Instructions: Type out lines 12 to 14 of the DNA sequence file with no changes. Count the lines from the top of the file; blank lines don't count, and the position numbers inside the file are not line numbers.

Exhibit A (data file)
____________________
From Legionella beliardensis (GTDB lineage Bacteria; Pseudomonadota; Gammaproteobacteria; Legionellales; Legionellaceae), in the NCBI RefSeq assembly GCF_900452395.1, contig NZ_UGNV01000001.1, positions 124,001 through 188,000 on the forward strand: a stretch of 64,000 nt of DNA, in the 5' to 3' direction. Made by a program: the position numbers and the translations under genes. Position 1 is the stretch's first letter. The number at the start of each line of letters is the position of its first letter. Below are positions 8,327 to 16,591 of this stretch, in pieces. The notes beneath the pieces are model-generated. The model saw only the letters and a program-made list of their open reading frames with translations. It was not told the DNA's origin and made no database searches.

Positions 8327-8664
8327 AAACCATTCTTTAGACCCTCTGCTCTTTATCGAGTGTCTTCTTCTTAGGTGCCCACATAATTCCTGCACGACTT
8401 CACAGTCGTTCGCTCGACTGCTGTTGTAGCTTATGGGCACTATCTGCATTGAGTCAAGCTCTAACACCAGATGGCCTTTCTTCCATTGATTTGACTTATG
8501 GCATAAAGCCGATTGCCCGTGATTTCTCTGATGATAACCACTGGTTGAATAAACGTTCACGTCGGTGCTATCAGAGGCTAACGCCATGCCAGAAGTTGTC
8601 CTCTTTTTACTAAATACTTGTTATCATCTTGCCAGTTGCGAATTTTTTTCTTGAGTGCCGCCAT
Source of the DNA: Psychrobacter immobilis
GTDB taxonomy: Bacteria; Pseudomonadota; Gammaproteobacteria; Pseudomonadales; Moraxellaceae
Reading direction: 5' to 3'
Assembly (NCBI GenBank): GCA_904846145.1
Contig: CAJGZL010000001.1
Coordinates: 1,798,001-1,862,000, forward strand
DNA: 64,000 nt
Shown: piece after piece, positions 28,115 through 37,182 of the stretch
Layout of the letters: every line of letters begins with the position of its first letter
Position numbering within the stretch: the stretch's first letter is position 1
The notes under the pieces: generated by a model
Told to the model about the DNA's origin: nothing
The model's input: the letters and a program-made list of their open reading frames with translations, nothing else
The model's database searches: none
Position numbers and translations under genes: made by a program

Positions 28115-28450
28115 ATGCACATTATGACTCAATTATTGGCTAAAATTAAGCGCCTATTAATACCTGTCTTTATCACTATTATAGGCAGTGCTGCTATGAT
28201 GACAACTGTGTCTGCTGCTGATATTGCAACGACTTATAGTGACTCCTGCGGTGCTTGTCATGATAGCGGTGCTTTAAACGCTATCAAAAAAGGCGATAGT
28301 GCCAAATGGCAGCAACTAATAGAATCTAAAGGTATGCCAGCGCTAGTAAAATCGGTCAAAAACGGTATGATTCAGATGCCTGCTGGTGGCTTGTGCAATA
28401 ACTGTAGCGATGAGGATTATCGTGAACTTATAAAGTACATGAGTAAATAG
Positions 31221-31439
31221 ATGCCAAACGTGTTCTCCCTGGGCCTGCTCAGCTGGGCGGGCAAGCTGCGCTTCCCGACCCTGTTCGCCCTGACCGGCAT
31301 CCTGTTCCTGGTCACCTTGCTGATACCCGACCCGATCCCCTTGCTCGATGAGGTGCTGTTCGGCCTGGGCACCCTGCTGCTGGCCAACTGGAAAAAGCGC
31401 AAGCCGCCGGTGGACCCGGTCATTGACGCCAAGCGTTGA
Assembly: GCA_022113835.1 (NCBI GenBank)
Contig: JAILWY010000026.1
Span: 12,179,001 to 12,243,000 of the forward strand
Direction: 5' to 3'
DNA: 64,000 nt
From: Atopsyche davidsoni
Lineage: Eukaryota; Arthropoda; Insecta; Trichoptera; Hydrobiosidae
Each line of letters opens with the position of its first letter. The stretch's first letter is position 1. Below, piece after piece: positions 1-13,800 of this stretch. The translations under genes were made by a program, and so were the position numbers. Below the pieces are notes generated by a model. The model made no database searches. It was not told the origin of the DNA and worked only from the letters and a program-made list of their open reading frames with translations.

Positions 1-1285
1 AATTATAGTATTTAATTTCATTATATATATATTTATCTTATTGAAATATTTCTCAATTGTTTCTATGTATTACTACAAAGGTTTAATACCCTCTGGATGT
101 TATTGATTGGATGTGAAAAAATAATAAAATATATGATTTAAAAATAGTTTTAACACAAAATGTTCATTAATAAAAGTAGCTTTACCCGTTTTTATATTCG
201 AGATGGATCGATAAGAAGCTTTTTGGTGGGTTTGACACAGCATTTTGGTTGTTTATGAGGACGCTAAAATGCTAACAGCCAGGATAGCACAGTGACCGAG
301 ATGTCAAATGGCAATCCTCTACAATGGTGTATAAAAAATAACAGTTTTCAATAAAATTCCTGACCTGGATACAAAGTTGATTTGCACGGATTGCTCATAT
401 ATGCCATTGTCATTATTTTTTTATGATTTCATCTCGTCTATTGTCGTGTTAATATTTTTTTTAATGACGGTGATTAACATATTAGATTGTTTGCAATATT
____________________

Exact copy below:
Coordinates: 1,798,001-1,862,000, forward strand
DNA: 64,000 nt
Shown: piece after piece, positions 28,115 through 37,182 of the stretch